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Honolulu teases the taste buds with growing culinary scene

Big Island Goat Cheese Mousse is one of the favorites on the tasting menu at Chef Mavro Restaurant. (Chef Mavro Restaurant/TNS)

By PATTI NICKELL | LEXINGTON HERALD-LEADER Published: November 11, 2015

The capital of our 50th state is known for many things: arguably the world’s most famous beach, the iconic silhouette of Diamond Head, the Pearl Harbor Memorial and the transcendent Aloha spirit that makes most who visit fall in love.

What Honolulu is becoming increasingly known for, however, is a vibrant culinary scene that can hold its own with any mainland metropolis.

I was reminded again of just how vibrant on a recent trip to its annual Hawaii Food & Wine Festival. The festival spanned three weekends (Aug. 29-Sept. 13) and three islands — Oahu, Maui and Hawaii — offering bounty from land and sea, and wines and spirits to accompany that bounty. Being the greedy person that I am, I wish I could have done it all, but even the greediest of us can’t justify a three-week feeding frenzy.

Still, I made the most of my time in Honolulu. At the festival, I experienced opposite extremes at a casual urban luau and a tres chic poolside cocktail event.

Tradition and a modern take on that tradition squared off at the Kamehameha Schools Urban Luau, where five contemporary chefs partnered with local restaurants known for traditional Hawaiian fare. The partnership resulted in a classic island dish reinvented with a new twist.

On another night, Chopstix & Cocktails, celebrating the cuisines of several Asian countries and craft cocktails, was held poolside at the Modern Hotel. Thirteen international chefs, from London to New York to San Francisco, and master mixologists were on hand to offer foodies a one-two punch of delicious dishes and drinks.

But as impressive as the Hawaii Food & Wine F festival has become in only five years, you don’t have to wait until next September to experience Honolulu’s varied culinary scene.From food tours in ethnic neighborhoods to food trucks to world-class restaurants, it’s a veritable feast year-round.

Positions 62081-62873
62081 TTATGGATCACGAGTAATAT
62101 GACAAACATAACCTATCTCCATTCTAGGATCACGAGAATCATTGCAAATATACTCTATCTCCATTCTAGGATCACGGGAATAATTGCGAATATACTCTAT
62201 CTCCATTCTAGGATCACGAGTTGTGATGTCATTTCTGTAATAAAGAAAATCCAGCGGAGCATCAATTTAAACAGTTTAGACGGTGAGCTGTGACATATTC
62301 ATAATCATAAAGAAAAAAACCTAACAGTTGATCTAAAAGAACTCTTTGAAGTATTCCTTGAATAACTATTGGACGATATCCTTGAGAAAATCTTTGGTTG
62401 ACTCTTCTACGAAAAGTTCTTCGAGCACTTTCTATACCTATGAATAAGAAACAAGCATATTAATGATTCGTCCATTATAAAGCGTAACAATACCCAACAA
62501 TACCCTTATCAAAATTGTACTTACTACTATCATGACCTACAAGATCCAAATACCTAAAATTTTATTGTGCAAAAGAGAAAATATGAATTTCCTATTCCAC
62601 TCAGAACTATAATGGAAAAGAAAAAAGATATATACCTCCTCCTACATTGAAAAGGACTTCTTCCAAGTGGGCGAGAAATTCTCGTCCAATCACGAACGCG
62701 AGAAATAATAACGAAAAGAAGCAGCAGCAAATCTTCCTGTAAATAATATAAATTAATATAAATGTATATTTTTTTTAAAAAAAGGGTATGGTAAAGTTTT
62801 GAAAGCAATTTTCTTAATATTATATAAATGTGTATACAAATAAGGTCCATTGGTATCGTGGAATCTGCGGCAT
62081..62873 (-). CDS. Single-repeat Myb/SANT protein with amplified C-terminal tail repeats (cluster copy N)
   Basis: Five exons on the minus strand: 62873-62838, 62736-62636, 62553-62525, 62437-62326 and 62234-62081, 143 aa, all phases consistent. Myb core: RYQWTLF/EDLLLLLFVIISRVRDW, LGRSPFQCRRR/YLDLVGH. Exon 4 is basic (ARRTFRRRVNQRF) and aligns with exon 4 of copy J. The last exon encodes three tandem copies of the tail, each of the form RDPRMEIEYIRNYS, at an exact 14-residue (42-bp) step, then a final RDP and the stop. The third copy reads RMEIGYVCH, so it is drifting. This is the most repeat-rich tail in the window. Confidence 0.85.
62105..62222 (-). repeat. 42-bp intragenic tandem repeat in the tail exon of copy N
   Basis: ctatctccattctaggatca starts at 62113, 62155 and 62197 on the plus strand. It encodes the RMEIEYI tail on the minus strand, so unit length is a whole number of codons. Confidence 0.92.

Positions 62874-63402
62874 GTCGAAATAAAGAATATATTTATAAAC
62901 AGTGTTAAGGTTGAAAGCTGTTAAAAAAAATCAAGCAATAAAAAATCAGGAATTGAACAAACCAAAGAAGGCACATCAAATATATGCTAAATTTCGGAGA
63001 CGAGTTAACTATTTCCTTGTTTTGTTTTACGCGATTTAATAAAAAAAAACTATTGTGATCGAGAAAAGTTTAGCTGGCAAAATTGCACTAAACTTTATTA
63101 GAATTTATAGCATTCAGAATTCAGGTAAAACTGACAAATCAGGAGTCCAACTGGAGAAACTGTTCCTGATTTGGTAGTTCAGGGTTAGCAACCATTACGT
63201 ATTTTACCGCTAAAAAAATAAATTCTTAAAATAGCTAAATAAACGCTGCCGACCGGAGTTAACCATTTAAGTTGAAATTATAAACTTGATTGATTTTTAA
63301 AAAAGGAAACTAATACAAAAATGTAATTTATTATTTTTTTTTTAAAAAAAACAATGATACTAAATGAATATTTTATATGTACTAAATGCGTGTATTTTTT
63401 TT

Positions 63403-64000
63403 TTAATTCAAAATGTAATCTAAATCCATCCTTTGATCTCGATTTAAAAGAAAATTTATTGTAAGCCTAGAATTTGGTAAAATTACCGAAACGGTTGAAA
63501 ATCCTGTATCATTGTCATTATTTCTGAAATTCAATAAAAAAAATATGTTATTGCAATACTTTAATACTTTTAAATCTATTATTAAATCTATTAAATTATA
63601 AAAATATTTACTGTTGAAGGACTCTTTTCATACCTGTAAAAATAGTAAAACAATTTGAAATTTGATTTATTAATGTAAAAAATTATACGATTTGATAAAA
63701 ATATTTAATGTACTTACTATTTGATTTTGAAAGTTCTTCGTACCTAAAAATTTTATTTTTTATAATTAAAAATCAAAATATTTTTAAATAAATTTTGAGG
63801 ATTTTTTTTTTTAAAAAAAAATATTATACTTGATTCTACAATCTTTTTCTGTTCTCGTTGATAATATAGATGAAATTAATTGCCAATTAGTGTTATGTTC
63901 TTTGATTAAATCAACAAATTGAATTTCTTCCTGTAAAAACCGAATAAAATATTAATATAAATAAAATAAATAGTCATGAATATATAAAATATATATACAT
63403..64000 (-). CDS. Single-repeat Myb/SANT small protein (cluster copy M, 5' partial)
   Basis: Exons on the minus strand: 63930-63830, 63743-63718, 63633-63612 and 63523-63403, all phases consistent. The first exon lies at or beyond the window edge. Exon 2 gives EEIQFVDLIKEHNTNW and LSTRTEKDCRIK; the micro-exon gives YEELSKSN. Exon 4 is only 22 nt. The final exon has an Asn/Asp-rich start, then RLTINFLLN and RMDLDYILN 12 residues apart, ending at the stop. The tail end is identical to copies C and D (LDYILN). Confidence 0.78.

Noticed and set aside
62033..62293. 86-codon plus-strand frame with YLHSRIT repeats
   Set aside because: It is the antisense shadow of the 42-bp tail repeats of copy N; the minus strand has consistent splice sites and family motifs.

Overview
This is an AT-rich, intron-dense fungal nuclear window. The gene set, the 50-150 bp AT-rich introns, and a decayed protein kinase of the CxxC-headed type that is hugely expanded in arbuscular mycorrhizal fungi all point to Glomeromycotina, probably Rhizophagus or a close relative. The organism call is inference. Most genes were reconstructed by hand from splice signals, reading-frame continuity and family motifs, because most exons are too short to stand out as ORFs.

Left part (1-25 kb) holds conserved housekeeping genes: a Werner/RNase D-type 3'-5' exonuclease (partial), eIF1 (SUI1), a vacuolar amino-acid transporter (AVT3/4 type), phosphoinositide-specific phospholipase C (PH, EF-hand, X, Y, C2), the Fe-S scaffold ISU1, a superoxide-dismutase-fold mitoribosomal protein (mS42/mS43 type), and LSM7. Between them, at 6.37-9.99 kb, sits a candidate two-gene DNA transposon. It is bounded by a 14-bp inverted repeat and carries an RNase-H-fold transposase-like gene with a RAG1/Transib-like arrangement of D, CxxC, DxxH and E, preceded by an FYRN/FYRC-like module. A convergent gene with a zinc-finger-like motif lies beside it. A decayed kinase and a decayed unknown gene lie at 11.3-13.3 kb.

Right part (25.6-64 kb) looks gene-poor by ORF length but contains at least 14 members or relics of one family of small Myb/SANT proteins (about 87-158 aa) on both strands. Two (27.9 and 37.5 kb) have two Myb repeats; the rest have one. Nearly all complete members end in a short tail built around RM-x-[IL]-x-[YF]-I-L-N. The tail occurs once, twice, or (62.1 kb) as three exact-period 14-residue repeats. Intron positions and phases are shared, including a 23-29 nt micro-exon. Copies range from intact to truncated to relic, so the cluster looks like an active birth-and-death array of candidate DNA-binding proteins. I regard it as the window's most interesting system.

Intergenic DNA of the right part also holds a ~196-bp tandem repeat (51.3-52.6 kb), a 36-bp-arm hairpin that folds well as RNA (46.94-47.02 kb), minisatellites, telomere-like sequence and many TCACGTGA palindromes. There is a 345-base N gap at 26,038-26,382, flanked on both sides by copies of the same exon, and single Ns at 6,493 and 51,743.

Walking and tasting tours are offered in several Honolulu neighborhoods that serve as melting pots of culinary exploration, including Chinatown, the Ala Moana neighborhood and the newest, Kaimuki.

I set out one afternoon to see what this funky hood had to offer. Turns out, it’s plenty.

My first stop was Via Gelato Hawaii, an artisanal gelato shop whose 90 flavors are offered on a rotating basis, although the staff says demand for the chocolate cookies and cream is such that it’s offered daily.

Just across the street from Via Gelato Hawaii is Otto Cake, and it’s difficult to tell which is the bigger draw — the 270 flavors of cheesecake made from scratch by Otto, or Otto himself — a tattooed cancer survivor who also plays bass in a rock band.

The secret to Otto’s success is in his crust, a closely guarded recipe which he says has only four ingredients. And which of the 270 cheesecakes is the biggest seller?

“It has to be the P.O.G.,” he says. “Passionfruit, orange and guava.”

Other Kaimuki establishments feature a craft brewery, Moroccan and Korean delicacies and a classic French bakery.